Wednesday, August 29, 2007

Osaka: Extra - Saluting Sileshi Sihine

You gotta feel it for this guy, Sileshi Sihine, now being called "Mr. Silver." He is such a talented runner but he is unable to get out of the shadow of Kenenisa. Sileshi's talent is such that some are now referring to him as the most underrated runner of all time. But after having read Kenenisa's comment after the race, and watching the 10000 meters race several times over, I now think Sileshi should have won this race if it was not for a tactical error he made with two-and-half laps to go.

As it turns out, having run a fast paced 22 laps mostly led by Zeresenay Tadesse of Eritrea, the Kenyan Mathati jumps to the lead with three laps to go. Kenenisa gives chase with Sileshi right behind him but Zeresenay gets dropped right away. Then, with two-and-half laps to go, Kenenisa appears to lose his tight running form and at the same time turns his head back to Sileshi and gestures with his right hand.

As we now know, this is when Kenenisa tells Sileshi to go after the Kenyan because he himself is not able to do it. Short time later Sileshi senses a gap opening between Mathati and Kenenisa so he immediately passes Kenenisa and pulls right behind Matahti to make sure the Kenyan is not getting away. At this point, a gap starts to appear between Sileshi and Kenenisa and we get the first indication that Kenenisa may once again be in trouble.

I am fairly sure by this time Sileshi was thinking Kenenisa is done and he only has to contend with Mathati for the gold medal. With two laps to go Mathati backs off the pace a bit, which allows Kenenisa to catch up. With one-and-half lap to go Mathati is still leading with Sileshi following, but the two really start to pull away from Kenenisa. This is where Sileshi should have pressed and gotten away from both Kenenisa and Mathati. Instead Sileshi is content to stay behind Mathati until one lap to go but in doing so gives Kenenisa the chance to gather himself and recover (as Kenenisa himself admits).

As the bell rings for the final lap, Sileshi decides to go ahead and drops Mathati immediately (which he should have done a lap earlier) and Kenenisa also passes Mathati. As Sileshi gets into his full sprinting mode, he drops Kenenisa also but there is no way he can sustain this furious sprint to the finish. With 200 meters to go, Sileshi starts to tie up and Kenenisa catches up. Having timed his kick perfectly, Kenenisa changes gear with about 150 meter to go and passes Sileshi and pulls away to take the win.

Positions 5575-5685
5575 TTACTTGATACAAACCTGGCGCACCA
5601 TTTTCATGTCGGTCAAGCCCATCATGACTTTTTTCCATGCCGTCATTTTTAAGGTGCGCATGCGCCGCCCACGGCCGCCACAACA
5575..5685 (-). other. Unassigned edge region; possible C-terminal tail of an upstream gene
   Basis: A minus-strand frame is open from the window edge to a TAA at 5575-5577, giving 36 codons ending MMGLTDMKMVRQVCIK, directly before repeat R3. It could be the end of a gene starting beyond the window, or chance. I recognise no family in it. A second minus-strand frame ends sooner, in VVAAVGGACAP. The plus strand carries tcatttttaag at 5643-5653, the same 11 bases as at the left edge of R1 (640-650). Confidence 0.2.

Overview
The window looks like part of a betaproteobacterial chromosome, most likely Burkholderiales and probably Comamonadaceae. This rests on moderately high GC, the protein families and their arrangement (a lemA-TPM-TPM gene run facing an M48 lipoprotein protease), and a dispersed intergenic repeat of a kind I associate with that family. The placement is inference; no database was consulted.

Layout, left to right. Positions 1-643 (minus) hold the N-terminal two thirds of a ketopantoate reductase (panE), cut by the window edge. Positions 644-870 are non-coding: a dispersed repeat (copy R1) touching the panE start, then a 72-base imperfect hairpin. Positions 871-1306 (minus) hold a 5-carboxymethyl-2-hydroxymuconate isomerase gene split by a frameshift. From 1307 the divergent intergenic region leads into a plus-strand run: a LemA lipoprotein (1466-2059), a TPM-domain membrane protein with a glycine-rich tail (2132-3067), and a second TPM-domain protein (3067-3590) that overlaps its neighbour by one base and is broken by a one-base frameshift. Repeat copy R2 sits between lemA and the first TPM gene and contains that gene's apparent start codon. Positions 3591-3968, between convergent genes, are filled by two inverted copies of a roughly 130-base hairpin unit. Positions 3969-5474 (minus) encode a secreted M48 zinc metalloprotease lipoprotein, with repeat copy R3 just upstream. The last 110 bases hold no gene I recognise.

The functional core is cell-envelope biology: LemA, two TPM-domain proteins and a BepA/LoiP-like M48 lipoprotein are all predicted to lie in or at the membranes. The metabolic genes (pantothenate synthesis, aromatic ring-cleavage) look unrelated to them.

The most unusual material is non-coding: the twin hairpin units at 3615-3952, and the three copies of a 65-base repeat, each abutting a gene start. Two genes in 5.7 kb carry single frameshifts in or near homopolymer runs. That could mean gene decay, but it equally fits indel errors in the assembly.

I would bet that Sileshi was thinking that the footsteps behind him was of Mathati and not Kenenisa. Sileshi's sprint I believe was to get away from Mathati and not Kenenisa. In fact, when Kenenisa finally passes Sileshi, you can see Sileshi look to his right (expecting the Kenyan) and after seeing that it was Kenenisa, Sileshi turns again looking for Mathati. Having confirmed that Mathati is a good distance back, you can see Sileshi shutting down the engine and settling for the Silver.

As Sileshi crosses the finish line, he shakes hand with Kenenisa but never makes eye contact. He is probably thinking that Kenenisa did a number on him by telling him to go ahead after the Kenyan to only jump on him short time later after Sileshi expended his energy to preserve the gold for Ethiopia. Kenenisa appears to be unusually attentive to Sileshi after the race (giving Sileshi a flag, pulling him along for a victory lap) knowing what just transpired in the race between the two. Watch the last four laps of the race if you can, and you will clearly see all of this being played out!

Anyway, Sileshi probably learned two very important lessons from this race: first, Kenenisa is still vulnerable if the early pace is punishing; and second, Sileshi needs to run according to his own race plan. I believe Sileshi will beat Kenenisa soon. I am sure he knows that now, if he didn't before. If Sileshi runs a smart race, he might even take the gold in Beijing- a much deserved upgrade for a class act who has done so much for the Ethiopian team, but wants and deserves more than silver.


enset said...

Beautiful description of the race! Felt like I was getting a play-by-play. Now I feel I need to watch the race. Where do I go to watch it?

yekolotemari said...

Great entry. The problem, I think is with the team tactics in the Ethiopian team. They run together until the end and this lets the faster finishers to always win.

roocha said...

Enset- you can watch on-demand video (and the remaining championship races live) at There is a $4.95 subscription charge for the entire championship.

listero said...

awesome blog, keep up the great work . . .

enset: for a quick view of the analysis you can also check out

Anonymous said...

I totally agree with your observation and remember thinking exactly the same thing. And during the world championship in 2007 he kicked too early and too hard eventually tiring out.

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